Living in LA and working as a private detective, former homicide detective Kosuke Iwata spends his days spying on unfaithful spouses and his nights with an unavailable woman. Still he cannot forget the family he lost in Tokyo. But that all changes when a figure from his old life appears at his door demanding his help.
Meredith Nichol, a transgender woman and his wife’s sister, has been found strangled on the lonely train tracks behind Skid Row. Soon he discovers that the devil is at play in the City of Angels and Meredith’s death wasn’t the hate crime the police believe it to be. Iwata knows that risking his life and future is the only way to silence the demons of his past.
Reluctantly throwing himself back in to the dangerous existence he only just escaped, Iwata discovers a seedy world of corruption, exploitation and murder – and a river of sin flowing through LA’s underbelly, Mexico’s dusty borderlands and deep within his own past…
Having been much impressed by Obregon’s first book, Blue Light Yokohama featuring Japanese homicide detective Kosuke Iwata, I’m delighted to report that Sins As Scarlet is even better. So much so that it has parachuted its way into my top five reads of the year so far…
Kosuke Iwata is a powerfully constructed character, shaped and formed, but with an underlying sense of self questioning, by his dual heritage and the collision of west and east almost fighting for supremacy in his identity. He has had a troubled past in terms of his upbringing and former estrangement from his mother, and has undoubtedly been tarnished emotionally by his fraught and ultimately destructive marriage. This book effectively straddles all of these relationships, providing an offshoot of narratives concerning his mother and wife, and cleverly by what we observe of their own characteristics gives us a broader understanding of Iwata himself, as a man, a son, a husband and a father too. I felt that sometimes I was observing him through a prism when it came to his emotional and personal identity, and the only real clarity in his character came through his professional role as a private investigator. I liked the way Obregon did this, and how Iwata then became a man of contradictions, and certain notions about his morality, integrity and so on were undermined by his interactions with, and influence of, the women in his life. An extremely interesting character, beautifully rendered, but undercut with a sense of personal tragedy, and a tangible lack of belonging.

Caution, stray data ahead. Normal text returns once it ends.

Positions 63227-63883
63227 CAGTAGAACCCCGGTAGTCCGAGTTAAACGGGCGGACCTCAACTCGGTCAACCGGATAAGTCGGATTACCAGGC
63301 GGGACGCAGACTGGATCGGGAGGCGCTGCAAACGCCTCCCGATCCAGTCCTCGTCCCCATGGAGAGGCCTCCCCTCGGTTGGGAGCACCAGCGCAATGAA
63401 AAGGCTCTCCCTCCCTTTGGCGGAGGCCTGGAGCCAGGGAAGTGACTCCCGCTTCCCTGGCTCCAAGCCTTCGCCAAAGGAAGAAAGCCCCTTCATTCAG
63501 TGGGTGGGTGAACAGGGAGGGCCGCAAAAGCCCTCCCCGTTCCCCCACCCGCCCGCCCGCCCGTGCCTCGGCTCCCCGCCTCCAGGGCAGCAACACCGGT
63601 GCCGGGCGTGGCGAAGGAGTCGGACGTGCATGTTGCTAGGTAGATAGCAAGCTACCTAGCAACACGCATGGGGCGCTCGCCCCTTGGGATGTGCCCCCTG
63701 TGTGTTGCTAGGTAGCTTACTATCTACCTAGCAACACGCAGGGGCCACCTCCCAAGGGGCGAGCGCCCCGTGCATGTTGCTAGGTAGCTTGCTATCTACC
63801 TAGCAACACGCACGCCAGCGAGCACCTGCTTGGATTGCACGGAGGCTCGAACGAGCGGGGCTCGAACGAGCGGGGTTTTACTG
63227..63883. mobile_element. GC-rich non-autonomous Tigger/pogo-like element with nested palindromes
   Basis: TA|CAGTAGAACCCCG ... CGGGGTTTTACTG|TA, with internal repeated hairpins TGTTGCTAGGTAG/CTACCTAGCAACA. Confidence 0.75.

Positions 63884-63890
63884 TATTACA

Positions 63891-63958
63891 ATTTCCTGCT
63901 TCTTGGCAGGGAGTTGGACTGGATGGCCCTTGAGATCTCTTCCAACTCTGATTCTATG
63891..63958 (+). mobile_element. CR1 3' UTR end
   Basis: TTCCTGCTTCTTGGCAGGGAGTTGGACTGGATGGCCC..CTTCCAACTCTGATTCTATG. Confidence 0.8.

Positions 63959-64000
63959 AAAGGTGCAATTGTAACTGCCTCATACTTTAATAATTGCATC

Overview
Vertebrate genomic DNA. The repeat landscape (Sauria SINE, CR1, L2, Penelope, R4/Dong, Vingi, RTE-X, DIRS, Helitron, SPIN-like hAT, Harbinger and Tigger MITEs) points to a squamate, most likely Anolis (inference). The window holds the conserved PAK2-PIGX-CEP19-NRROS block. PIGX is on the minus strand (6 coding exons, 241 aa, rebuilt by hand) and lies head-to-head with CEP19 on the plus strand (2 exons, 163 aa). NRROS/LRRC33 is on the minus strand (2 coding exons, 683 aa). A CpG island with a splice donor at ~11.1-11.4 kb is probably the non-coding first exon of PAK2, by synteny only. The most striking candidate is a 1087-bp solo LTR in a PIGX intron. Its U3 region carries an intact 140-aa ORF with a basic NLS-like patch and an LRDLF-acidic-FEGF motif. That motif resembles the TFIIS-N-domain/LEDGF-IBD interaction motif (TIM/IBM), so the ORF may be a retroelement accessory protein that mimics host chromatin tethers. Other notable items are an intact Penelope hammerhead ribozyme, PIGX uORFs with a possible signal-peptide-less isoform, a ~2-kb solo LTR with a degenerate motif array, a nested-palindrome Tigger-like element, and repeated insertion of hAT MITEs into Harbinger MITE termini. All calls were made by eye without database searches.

Similarly, to the first book, I admire Obregon’s willingness to tackle big issues head on, showing no fear or favour, and opening the reader’s eyes to aspects of society that some would rather ignore. I think Obregon achieves this cleverly in two ways. First the straightforward narrative of murder within the transgender community, and Iwata’s later, and harrowing, experience traversing the desert from Mexico to the USA, which neatly encompasses the experiences of two groups of people that society as a whole are prone to vilify. Secondly, through the psycho-geography element of the book, where Obregon neatly uses the course of Iwata’s investigation, to crisscross Los Angeles, taking us on a tour of myriad neighbourhoods, divided by race and social inequality that show not only the singularly unique makeup of the city, but the gritty reality behind the showbiz exterior. I found these wanderings of Iwata absolutely fascinating, and the little factual nuggets of Los Angeles life that these give rise to, summed up by the assertion that, “Kosuke Iwata had gotten used to the staggered pockets of city that made up Los Angeles”, as his investigation becomes ever more difficult and personal.
Having become increasingly annoyed with a recent upsurge in the decrying of crime fiction as somehow inferior to ‘literary’ fiction, this is where a book such as this is worth its weight in gold. As author Jon Courtenay Grimwood commented on my social media rant on the subject saying “Crime novels specialise in asking the hard questions” and this is what Obregon deftly shows here. Sins As Scarlet is not only compelling as a thriller should be, but has layers of scrutiny and observation on the themes of race, gender roles, social division, migration and more, which makes it punchy and thought provoking, and at times exceptionally moving. Highly recommended.
(With thanks to Michael Joseph for the ARC)